Ninth Edition CoverGraziano & Raulin
Research Methods (9th edition)

The Importance of Scientific Theory

People often think of science as a search for information. However, information by itself is of little value. Information needs first to be organized to be useful. Imagine a library with two or three  million books, which is not uncommon for a major university library. Now imagine that the books are put on the shelf in a random order and that there is no index system to tell you where each book is. In that library, you would be awash in information but with little or no chance of ever finding the specific information that you seek. 

Information must be organized. Organized information is more useful than information without any organization, but even organized information is not enough. Not all information is equally important or useful. Imagine yourself a detective investigating a murder. Since you never know what information will turn out to be the key to solving the crime, you systematically record everything about the scene. You note the position of the body, the type of wound, the condition of the body, and so on. You also note the layout of the room, whether things seem out of place, and, of course, you dust the room for fingerprints. You note what was on the victim's desk as well as what was in the drawers. You count the number of pictures on the wall and carefully measure the exact dimensions of each picture. You note the location of each outlet in the room and whether the outlet is in use. You note the color of the walls and look for nail holes that may have been a where a picture once hung on the wall. 

WAIT A MINUTE! Aren't you getting a little carried away in your search for information? As an investigator of a murder, the information that you want is the information that will provide clues to who committed the murder. The number of outlets is not likely to provide the critical clue in a murder case. 

Even though you never know ahead of time what will be the critical evidence linking the murderer to the crime, some information is much more likely to be useful than other information. You focus on the information that is most likely to be useful for your purpose. If instead of investigating a murder, you were estimating the cost of moving the contents of the house to a new house, the number and size of each picture would be relevant information. In other words, the relevance of information is dependent on the purpose of the person gathering the information.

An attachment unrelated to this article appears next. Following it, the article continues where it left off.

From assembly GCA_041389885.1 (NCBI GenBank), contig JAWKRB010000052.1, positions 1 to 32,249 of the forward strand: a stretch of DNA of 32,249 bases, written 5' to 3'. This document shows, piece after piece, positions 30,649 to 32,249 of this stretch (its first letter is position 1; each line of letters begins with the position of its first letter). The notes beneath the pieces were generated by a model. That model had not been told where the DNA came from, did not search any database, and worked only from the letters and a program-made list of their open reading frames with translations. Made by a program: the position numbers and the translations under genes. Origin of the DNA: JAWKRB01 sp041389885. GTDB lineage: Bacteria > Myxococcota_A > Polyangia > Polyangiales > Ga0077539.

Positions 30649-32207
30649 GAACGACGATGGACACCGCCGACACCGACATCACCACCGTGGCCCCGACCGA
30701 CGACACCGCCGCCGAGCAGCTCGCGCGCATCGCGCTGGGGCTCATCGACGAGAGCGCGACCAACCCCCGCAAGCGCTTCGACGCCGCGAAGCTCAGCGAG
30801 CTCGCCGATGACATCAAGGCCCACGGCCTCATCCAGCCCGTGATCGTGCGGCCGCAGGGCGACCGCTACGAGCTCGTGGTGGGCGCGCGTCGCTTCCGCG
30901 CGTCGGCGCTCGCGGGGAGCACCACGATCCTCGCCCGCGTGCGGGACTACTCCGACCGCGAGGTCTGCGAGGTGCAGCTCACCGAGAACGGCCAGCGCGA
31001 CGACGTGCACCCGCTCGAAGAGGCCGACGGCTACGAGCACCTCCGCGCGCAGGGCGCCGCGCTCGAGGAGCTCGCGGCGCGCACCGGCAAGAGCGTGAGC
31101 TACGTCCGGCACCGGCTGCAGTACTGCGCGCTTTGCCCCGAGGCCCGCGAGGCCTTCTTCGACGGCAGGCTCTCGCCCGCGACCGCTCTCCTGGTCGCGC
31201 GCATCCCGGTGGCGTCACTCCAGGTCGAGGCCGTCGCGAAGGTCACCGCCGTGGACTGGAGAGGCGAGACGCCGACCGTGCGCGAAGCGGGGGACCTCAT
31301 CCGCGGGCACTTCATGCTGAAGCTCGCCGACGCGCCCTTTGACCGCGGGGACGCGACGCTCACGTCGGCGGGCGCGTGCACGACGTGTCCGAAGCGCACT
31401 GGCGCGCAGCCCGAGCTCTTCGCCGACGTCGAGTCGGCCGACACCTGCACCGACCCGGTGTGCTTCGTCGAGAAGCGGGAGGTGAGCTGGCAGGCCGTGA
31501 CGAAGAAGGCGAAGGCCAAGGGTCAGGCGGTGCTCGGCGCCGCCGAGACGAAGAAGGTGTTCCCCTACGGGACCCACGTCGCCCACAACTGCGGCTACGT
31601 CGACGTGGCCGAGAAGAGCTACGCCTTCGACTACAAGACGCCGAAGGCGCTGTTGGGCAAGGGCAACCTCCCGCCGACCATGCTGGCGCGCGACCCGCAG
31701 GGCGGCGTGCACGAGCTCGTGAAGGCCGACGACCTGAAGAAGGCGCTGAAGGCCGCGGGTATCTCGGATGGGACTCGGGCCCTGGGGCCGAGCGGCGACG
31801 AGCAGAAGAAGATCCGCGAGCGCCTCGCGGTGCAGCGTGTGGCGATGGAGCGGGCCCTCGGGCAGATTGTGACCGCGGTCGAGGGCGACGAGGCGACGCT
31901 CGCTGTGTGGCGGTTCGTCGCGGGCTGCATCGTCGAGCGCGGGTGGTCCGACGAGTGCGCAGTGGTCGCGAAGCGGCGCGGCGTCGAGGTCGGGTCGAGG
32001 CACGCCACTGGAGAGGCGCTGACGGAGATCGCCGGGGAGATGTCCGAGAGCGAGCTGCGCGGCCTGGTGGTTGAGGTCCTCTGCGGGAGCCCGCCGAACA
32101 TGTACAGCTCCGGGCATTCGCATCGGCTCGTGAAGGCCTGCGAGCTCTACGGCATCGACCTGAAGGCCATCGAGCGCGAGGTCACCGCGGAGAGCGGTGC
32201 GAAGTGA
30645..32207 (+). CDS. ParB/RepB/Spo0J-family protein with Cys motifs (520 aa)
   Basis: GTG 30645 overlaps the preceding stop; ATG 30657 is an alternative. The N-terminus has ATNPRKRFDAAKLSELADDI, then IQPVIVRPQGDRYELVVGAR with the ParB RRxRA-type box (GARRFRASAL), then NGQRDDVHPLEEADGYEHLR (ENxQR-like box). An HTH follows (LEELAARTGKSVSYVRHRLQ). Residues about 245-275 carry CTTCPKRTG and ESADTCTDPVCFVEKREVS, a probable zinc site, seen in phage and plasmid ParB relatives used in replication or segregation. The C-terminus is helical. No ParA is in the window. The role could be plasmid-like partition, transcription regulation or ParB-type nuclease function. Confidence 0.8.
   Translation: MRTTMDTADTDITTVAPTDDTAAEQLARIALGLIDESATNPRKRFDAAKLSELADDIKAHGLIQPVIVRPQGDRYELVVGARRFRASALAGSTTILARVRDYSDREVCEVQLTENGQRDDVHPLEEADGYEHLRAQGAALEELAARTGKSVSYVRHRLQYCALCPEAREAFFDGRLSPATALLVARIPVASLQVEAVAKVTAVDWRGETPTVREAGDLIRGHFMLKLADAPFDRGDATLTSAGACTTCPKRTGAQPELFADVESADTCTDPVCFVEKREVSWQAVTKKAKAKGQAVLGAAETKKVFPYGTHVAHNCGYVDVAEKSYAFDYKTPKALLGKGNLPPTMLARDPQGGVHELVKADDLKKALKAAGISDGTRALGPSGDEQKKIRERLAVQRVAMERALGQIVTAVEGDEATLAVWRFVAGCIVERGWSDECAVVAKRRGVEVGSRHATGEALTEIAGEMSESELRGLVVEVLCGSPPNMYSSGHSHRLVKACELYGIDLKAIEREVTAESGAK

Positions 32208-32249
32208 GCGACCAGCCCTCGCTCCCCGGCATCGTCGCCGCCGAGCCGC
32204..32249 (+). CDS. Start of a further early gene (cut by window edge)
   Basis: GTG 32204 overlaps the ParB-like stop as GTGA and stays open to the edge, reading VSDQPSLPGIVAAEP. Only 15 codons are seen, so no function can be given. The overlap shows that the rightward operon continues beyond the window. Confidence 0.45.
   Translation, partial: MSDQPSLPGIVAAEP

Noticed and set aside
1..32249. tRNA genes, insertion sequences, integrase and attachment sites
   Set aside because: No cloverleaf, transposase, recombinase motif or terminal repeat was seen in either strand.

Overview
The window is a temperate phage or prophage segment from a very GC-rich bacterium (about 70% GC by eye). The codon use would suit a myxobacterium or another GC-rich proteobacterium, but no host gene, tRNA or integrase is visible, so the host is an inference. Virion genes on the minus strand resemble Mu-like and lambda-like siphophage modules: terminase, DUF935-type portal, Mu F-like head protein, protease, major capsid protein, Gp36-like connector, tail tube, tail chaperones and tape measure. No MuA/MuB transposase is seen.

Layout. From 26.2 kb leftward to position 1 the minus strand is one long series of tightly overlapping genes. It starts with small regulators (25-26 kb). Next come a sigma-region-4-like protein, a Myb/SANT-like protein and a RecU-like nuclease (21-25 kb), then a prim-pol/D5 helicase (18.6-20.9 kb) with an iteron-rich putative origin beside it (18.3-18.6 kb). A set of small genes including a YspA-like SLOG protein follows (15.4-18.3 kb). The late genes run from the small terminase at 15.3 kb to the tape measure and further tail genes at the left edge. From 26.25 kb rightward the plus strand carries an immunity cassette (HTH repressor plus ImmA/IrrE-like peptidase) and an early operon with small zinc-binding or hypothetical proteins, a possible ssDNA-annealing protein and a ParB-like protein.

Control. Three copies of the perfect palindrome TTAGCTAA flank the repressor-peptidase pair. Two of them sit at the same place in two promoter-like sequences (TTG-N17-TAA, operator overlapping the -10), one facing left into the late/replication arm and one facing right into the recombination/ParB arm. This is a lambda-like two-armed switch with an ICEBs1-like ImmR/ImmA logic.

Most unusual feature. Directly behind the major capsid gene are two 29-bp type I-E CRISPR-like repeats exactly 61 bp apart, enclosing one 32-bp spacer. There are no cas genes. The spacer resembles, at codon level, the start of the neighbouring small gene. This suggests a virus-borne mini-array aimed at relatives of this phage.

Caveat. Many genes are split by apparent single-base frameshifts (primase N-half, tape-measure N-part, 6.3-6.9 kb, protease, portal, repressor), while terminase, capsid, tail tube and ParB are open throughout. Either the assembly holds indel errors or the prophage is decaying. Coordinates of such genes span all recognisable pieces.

Below is a short fable, written as a letter to the editor of the prestigious journal Science over 45 years ago. It is a tongue-in-cheek comment on the writer's concern that science was growing so fast that scientists were losing sight of the real purpose of science--to understand, and not just catalog, the phenomena around us. Facts may be facts, but some facts are more likely to lead to an understanding of nature than others.

Chaos in the Brickyard: A Fable

Bernard K. Forscher

Once upon a time, among the activities and occupations of man there was an activity called scientific research and the performers of this activity were called scientists. In reality, however, these men [and women] were builders who constructed edifices, called explanations or laws, by assembling bricks, called facts. When the bricks were sound and were assembled properly, the edifice was useful and durable and brought pleasure, and sometimes reward, to the builder. If the bricks were faulty or if they were assembled badly, the edifice would crumble, and this kind of disaster could be very dangerous to innocent users of the edifice as well as to the builder who sometimes was destroyed by the collapse. Because the quality of the bricks was so important to the success of the edifice, and because bricks were so scarce, in those days the builders made their own bricks. The making of bricks was a difficult and expensive undertaking and the wise builder avoided waste by making only bricks of the shape and size necessary for the enterprise at hand. The builder was guided in this manufacture by a blueprint called a theory or hypothesis.